It’s hard to believe that TEN LUCKY THINGS THAT HAVE HAPPENED TO ME SINCE I NEARLY GOT HIT BY LIGHTENING will be out in just three months, but it will. And it’s a great example of how the pre-publication time flies by and why it’s so important to stay organized and on top of your Promotional To Do List.
The bulk of promotional and marketing tasks to be accomplished this month have to do with press and promotional materials.
Now is a good time to begin putting together a full spectrum wardrobe of author bios. As we’ve talked about before, they can be devilishly hard to write, and you’ll need a variety of sizes. A very clever example of these varying-in-detail type bios can be found on Shannon Hale’s website. As we’ve said before here at SVP, it’s nice to have a 50 word, 100 word, and 300 word bio on hand for the various requirements of those who will ask you for them. But start playing with them now and trying a number of approaches and angles. If you start now, you may just have one you like in three months. Maybe.
This is also a good time to think about getting an author photo. You’d be surprised how often you’ll be asked for one, and if you give yourself enough lead time, you can wait for a good hair week to set up the photo shoot.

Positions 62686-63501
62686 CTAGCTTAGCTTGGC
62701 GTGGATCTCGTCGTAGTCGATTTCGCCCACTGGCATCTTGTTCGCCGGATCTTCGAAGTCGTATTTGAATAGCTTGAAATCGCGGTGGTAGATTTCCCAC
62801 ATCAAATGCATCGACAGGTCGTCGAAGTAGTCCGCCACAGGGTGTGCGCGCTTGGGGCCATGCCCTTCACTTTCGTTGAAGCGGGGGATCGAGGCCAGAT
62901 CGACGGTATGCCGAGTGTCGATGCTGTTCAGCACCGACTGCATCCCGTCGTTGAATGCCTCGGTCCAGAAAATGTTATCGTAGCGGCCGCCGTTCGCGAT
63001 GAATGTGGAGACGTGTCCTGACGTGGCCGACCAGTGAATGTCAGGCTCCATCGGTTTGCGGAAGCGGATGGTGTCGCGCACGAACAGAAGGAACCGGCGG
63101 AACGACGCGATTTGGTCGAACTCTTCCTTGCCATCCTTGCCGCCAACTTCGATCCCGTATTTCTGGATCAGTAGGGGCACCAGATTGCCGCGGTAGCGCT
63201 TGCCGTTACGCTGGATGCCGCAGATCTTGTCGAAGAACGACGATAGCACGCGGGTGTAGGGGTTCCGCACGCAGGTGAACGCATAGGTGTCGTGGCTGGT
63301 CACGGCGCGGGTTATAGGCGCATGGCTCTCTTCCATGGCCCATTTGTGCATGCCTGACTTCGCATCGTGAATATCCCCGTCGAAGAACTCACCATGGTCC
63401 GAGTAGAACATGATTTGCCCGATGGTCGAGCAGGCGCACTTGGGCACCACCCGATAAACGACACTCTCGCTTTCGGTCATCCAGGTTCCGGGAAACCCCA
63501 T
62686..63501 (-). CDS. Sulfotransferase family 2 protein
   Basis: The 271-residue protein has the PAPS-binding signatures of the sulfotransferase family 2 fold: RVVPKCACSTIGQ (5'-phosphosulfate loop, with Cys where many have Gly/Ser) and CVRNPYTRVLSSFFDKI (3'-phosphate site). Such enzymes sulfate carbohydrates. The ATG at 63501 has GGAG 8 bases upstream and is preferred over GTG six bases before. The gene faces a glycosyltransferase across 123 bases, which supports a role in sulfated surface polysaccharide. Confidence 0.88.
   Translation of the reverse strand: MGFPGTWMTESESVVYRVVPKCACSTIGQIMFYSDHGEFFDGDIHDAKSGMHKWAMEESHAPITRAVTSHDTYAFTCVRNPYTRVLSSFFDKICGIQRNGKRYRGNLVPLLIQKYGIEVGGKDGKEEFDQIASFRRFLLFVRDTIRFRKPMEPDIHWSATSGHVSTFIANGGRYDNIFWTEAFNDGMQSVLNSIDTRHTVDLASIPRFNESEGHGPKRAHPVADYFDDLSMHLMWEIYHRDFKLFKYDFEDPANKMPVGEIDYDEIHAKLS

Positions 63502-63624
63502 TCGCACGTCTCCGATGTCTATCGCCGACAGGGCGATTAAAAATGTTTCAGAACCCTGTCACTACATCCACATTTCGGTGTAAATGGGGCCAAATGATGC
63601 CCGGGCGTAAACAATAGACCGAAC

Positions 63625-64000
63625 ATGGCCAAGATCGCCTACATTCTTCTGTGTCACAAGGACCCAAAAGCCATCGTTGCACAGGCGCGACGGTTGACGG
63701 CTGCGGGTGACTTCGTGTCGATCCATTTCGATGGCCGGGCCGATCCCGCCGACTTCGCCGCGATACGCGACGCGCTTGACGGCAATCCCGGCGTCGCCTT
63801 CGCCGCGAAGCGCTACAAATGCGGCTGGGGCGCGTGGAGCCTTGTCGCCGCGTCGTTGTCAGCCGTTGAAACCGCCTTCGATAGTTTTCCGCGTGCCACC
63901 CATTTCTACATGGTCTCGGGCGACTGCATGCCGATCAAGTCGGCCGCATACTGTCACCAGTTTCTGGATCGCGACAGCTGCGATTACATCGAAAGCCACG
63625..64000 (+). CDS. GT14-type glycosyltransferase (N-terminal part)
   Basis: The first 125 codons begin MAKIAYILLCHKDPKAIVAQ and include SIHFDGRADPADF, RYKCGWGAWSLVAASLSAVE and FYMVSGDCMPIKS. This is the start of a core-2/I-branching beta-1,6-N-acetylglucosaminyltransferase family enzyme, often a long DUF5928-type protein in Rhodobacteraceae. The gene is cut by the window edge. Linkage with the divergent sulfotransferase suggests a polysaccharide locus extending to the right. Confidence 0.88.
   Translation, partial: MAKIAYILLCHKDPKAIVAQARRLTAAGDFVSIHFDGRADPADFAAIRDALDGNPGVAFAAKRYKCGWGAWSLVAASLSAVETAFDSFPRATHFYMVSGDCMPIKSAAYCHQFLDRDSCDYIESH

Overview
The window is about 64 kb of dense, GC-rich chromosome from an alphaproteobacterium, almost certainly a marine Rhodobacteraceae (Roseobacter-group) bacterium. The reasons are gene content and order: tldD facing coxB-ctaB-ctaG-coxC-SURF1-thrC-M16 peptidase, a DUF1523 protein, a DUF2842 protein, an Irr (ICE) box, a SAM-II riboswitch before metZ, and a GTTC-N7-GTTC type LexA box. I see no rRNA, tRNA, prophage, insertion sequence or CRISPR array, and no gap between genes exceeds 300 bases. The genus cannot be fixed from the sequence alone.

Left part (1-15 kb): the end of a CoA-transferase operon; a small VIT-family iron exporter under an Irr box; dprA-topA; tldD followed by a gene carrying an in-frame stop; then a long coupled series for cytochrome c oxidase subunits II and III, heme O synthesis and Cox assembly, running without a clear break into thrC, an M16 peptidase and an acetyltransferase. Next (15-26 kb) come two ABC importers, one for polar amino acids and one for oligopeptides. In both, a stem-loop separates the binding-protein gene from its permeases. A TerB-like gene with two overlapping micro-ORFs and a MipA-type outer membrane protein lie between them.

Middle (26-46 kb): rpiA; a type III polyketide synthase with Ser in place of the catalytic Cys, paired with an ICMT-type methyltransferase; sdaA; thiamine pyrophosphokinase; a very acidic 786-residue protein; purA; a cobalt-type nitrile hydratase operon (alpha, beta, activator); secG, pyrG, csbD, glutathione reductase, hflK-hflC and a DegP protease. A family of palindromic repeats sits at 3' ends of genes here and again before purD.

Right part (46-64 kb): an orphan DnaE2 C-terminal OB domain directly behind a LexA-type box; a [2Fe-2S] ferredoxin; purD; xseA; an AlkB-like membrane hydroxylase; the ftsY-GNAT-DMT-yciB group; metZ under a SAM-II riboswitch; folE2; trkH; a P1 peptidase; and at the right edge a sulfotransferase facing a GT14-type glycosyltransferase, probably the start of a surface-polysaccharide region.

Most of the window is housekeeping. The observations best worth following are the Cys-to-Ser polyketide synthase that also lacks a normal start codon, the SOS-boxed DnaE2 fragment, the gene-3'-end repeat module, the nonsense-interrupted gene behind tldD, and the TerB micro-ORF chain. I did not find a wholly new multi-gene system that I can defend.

Another thing to begin thinking about at this three month mark is a press kit and whether or not you’ll want to put one together. A press kit, for those of you who don’t know, is a nice folder that contains information about you and your book, usually with the intention of being sent to the press so they can have all the information at their fingertips should they care to write about you or your book. A press kit might contain a short and long author bio, an author photo, a color postcard of the book cover, maybe a short interview with you answering some basic author FAQs about how you came to write the book, your path to publication, etc.
In the interest of full disclosure, I have yet to send out a press kit on myself. (Bad Violet!!) I did, however, send out many, many of them when I worked for a non-fiction publisher.
And lastly, I recommend getting some high quality, color postcards of your book cover. I know that Mary’s been researching the pricing on these, but I’m not sure if she’s ordered them yet. Usually, it’s a pretty simple and straightforward process and there isn’t much graphic designing involved, so it lends itself well to a do-it-yourself (read budget!) type production. But because it does involve graphic production and print time, it pays to get started early. Plus, you'll want to have them back in time to mail out before your launch date!